Florida REALTORS Optimistic about 2018

By:Kelly McCabe - January 30, 2018

Florida’s housing market showed no signs of a seasonal slump at the close of 2017, and that isn’t likely to change as 2018 ticks on, according to a new forecast from Florida Realtors. Unveiled at its mid-winter business meeting, the 2018 Florida Real Estate Trends forecast expects growth in the state’s employment and population, which will drive home sales.

As a global city that attracts investors and buyers from around the world, Florida’s economy is driven locally by the state’s business climate, which includes real estate; the national economy and financial markets; and the global economy.

“In fact, Florida is growing faster in terms of employment growth than the rest of the U.S., which is good for Florida real estate,” Dr. Tony Villamil, founder and principal advisor of the Washington Economics Group, said at the event.

And while some may worry that destruction from Hurricane Irma will have a long-term impact on the state’s market, Florida Realtors research shows the market should stay strong. The organization reviewed real estate sales data from 2004 and 2005, when the state was reeling from the effects of several hurricanes: Charley, Frances, Jeanne, Ivan, Dennis and Wilma. The findings showed that while it’s natural for markets to suffer immediate setbacks, they rebound fairly quickly.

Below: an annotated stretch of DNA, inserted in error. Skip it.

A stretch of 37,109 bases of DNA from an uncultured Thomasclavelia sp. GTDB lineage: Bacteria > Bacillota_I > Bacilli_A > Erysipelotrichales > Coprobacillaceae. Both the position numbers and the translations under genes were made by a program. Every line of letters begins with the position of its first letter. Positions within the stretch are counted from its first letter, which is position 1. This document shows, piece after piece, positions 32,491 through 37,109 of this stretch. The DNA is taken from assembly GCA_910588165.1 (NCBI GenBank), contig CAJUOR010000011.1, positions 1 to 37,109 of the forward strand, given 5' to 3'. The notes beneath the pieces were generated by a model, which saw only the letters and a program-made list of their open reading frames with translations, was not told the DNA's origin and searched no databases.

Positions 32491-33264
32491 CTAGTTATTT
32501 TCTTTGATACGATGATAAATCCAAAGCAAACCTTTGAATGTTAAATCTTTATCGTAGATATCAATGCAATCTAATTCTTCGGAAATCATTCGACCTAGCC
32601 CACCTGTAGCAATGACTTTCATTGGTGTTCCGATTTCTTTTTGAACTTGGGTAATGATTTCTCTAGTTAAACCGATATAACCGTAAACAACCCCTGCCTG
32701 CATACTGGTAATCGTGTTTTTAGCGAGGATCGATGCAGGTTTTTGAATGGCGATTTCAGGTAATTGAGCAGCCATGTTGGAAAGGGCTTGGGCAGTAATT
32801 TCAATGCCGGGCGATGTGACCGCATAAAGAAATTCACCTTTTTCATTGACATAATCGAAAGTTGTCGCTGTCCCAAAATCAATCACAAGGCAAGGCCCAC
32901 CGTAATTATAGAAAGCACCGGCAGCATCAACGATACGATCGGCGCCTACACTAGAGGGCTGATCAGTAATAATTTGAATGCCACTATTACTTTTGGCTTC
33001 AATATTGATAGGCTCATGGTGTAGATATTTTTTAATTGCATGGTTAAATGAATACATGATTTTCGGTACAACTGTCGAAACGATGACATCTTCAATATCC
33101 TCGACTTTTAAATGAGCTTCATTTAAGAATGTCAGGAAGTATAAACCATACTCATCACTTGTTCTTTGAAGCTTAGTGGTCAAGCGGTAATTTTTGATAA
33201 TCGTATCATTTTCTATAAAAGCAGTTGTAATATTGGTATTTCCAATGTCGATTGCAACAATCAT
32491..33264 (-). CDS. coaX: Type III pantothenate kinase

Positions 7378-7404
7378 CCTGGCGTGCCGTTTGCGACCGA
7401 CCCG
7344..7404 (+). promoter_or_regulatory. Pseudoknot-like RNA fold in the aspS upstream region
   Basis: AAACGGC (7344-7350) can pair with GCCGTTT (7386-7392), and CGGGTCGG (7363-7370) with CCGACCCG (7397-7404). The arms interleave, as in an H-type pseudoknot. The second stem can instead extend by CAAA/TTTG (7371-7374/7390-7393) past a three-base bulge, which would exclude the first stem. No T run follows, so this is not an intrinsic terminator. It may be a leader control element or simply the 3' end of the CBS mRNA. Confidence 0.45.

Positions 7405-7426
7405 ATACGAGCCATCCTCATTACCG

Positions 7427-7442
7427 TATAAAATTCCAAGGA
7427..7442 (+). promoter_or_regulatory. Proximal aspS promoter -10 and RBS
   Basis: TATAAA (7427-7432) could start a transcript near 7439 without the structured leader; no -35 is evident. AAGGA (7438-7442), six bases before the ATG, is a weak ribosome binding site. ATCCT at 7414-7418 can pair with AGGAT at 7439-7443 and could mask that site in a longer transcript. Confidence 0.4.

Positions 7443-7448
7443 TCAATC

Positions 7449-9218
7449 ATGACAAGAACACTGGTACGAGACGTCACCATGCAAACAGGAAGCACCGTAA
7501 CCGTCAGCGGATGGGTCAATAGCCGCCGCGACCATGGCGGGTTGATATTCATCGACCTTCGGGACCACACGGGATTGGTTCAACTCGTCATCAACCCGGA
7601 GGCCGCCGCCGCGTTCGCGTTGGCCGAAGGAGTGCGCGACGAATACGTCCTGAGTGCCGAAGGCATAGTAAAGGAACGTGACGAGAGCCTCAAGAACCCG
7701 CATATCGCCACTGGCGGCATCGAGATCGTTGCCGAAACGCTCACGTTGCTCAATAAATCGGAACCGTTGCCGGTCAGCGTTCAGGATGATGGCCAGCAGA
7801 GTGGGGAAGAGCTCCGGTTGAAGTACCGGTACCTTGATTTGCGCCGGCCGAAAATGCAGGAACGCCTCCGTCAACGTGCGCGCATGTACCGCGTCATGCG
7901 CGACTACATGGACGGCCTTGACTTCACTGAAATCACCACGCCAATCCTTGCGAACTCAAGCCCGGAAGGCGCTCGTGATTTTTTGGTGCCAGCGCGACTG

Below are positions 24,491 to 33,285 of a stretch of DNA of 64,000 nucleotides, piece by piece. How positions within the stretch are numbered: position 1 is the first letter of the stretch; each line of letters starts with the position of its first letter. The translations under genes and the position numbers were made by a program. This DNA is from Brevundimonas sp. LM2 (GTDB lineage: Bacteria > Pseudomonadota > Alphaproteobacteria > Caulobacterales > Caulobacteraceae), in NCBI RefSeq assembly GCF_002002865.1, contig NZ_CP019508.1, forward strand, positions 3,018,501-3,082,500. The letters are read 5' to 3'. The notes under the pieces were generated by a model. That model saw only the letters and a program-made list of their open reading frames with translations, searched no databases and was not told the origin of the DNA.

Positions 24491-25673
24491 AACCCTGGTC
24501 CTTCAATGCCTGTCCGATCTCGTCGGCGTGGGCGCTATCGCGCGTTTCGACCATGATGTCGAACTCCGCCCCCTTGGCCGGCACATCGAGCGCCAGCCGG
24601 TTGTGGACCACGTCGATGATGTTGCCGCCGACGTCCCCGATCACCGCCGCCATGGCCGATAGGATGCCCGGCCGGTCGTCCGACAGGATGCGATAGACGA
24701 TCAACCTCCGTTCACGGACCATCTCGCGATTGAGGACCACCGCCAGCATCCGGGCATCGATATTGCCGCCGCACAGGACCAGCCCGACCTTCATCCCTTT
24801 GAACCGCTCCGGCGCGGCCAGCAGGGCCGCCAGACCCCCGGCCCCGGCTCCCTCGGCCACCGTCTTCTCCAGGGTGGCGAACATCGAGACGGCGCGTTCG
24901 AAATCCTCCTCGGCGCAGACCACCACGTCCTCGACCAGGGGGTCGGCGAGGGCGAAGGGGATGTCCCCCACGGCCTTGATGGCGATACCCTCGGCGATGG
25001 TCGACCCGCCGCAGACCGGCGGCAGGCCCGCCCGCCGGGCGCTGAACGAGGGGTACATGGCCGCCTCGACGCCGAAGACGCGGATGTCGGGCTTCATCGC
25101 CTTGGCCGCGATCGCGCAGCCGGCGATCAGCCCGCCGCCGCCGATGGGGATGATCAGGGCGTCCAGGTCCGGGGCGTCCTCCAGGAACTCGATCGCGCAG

“Sales in areas where most homes did not experience severe structural damage rebounded within a month or two of landfall,” said Florida Realtors chief economist Brad O’Connor. “These temporary slowdowns were due to business activity halting ahead of the storm and power outages, regulations and additional required inspections afterwards. Sale prices don’t seem to care much about hurricanes. Plenty of buyers are happy to line up to buy the real estate as long as it’s not completely annihilated.”

Florida Realtors notes that this year, much like the rest of the country, the market’s major obstacle will be lack of inventory.

“It’s really inventory constraints that’s bringing sales down,” O’Connor said. “Not only aren’t enough homes being built, but people who own their homes aren’t moving. They used to stay in a home on average about seven years, and that median has moved up to 11 years now.”